Myanmar Extends Sentence for Democracy Activist

The military junta of Myanmar, formerly known as Burma, has imposed another year of house arrest on democracy activist Aung San Suu Kyi. Emma Larkin, author of Finding George Orwell in Burma, talks about the sentence extension. Emma Larkin is a pseudonym for the author.

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STEVE INSKEEP, host:

It's MORNING EDITION from NPR News. I'm Steve Inskeep.

In this part of the program, we'll get an update on two advocates for democracy. One is in prison and the other is under house arrest.

We begin in Myanmar, that's the country that some still call Burma because the name was changed by its military rulers. Just a few days ago, a United Nations official declared that the country's rulers were ready to turn a new page. But then, last weekend the government announced another year of house arrest for Aung San Suu Kyi. Since 1990, she has spent most of her time in confinement, even though she won an election, and even though, she was awarded a Nobel Prize.

To learn more, we called Emma Larkin, which is a pseudonym that she uses, so that she is not prevented from reporting in Burma. She's been tracking the government's decision.

Ms. EMMA LARKIN (Author, Finding George Orwell in Burma): I've spoken to a few people in Burma, but I doubt very much that many people in Burma are surprised by this. The international community, I think, was surprised because the U.N. under secretary general of Political Affairs had had a visit with Suu Kyi, and this was unheard of, because she's been more isolated than ever for the past three years. And this gave cause for hope.

INSKEEP: When you walk down a Burmese street, do you immediately get a sense of the kind of government that is ruling the place?

Ms. LARKIN: No, not at all. And this is one of the really insidious things about Burma, I think, is that Burma's beginning to have quite a striving tourism industry, as people can come to the country. And you're restricted from where you can travel, so if you travel within the central areas of Burma, you really would never see any evidence of the oppression. I mean, you walk down the streets and people are laughing and chatting and going to movies. It looks very normal.

INSKEEP: Now, I want to understand how the country is run, getting beyond Aung San Suu Kyi and the way that she has been treated, what are some other violations of which this government has been accused?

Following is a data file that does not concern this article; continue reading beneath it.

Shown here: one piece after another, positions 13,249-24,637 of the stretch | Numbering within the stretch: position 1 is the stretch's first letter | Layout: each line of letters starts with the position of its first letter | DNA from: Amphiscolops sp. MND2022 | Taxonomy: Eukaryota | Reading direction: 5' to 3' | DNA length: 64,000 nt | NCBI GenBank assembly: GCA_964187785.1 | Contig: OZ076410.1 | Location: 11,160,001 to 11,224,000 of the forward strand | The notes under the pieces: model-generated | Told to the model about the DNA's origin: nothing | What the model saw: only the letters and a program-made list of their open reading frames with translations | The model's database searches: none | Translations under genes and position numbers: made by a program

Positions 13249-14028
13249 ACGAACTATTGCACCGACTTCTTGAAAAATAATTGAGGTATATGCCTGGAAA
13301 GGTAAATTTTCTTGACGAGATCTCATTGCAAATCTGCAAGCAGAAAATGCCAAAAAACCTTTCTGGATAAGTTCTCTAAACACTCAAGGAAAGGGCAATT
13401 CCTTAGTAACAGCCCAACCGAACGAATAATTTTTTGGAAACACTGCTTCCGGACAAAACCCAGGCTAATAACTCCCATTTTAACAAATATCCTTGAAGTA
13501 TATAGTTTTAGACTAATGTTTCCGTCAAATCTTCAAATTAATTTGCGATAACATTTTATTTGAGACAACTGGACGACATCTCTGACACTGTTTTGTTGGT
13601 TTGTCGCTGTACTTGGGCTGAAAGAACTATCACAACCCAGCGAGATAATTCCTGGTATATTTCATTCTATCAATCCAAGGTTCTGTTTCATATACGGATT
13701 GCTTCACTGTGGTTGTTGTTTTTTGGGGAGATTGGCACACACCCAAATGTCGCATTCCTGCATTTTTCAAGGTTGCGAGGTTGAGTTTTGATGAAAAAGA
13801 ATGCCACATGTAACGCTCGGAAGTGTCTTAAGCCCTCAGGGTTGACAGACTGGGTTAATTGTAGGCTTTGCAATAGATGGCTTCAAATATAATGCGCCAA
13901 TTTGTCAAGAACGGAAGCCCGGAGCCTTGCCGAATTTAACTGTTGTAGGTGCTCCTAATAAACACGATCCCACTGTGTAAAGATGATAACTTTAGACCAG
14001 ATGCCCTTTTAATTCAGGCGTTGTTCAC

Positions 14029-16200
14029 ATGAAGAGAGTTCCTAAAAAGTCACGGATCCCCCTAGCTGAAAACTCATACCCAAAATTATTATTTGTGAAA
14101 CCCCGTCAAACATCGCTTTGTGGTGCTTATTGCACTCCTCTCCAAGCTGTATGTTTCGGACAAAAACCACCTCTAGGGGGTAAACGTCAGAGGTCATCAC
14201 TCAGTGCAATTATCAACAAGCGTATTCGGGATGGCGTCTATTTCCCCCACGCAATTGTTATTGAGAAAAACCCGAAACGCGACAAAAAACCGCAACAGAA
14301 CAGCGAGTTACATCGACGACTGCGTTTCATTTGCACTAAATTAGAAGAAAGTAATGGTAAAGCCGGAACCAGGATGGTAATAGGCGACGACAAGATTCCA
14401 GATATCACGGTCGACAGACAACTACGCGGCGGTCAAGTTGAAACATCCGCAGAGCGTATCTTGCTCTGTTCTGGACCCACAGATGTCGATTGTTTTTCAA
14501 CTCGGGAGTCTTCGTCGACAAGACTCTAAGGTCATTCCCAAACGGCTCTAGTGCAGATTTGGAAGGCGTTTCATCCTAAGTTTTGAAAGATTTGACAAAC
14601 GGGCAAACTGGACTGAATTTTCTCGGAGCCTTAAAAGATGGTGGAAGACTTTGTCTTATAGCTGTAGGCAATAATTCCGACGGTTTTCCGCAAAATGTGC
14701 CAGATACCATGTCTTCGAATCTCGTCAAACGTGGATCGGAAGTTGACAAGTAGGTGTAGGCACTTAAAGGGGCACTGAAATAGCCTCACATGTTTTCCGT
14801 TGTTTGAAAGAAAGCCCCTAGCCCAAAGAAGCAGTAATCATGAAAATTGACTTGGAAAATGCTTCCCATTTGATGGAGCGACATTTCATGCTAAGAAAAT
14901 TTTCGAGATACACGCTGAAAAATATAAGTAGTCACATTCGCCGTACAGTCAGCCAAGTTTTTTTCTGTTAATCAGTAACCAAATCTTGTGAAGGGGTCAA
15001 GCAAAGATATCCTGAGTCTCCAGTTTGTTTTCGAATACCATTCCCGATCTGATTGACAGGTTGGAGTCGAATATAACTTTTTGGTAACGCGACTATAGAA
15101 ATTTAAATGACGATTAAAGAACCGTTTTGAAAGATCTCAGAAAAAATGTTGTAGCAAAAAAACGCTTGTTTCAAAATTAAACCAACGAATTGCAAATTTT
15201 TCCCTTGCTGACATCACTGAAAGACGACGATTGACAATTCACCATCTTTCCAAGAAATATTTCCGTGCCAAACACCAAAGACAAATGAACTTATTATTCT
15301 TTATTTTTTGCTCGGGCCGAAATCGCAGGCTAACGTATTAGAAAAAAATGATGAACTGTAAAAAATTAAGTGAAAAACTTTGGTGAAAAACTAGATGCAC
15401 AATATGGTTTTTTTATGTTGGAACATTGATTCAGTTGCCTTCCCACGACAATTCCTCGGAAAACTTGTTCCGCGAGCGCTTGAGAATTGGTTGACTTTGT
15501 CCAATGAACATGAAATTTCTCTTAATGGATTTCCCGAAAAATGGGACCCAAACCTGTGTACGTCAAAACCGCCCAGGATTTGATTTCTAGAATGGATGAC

Ms. LARKIN: Well I think, if you take an urban area, a city like Yangon, in the capital, it's a place where your every move, in a sense, is monitored. If you're politically active in any way, if you've had any dealings with somebody who's been a political prisoner, you'll be on a watch list and your movements will be watched.

And then, if your friends suspect that you're on such a list, they will start to worry about associating with you or you may start to worry that they would inform upon you, if you said something. So it's a really untrusting environment.

INSKEEP: And yet, there was something that caused a senior United Nations official, just a few days ago, to think that things were changing. Is anything changing over time?

Ms. LARKIN: I had to take critique of what happened in that meeting, because I don't know but it did seem to me difficult to be hopeful in any way--if you're looking at say what's happening, while the regime is at the table with the U.N. Envoy in the ethnic areas of Burma. It's begun one of the most brutal, dry season offenses against the (unintelligible) nationals. Some 16,000 villagers have had to flee their homes; their villages have been torched. I read recently that about 70 percent of these people are women and children.

So you're dealing with a certainly aggressive group, the Burmese military. I think it would be simplistic to say that there would be hope for change in just an hour-long meeting with a member of the United Nations.

INSKEEP: Secretary of State Condoleezza Rice called for Aung San Suu Kyi's unconditional release. Does the United States have any leverage here at all?

Ms. LARKIN: I think the Burmese regime is famously xenophobic. It resents interference from outside. I think it's a good and strong stance to take, but I do query what effect it would have at the end of the day.

INSKEEP: We've been speaking with Emma Larkin, that's a pseudonym for the author of Finding George Orwell in Burma. She's an American journalist. Thanks very much.

Ms. LARKIN: Thank you.

Ms. INSKEEP: And for the record here's what Secretary of State Rice said about the Myanmar government.

Secretary CONDOLEEZZA RICE (Secretary of State, United States): We also call upon the Burmese Regime to end its attacks on civilians, to cease its persecution of ethnic minorities, and to return the country to democracy.

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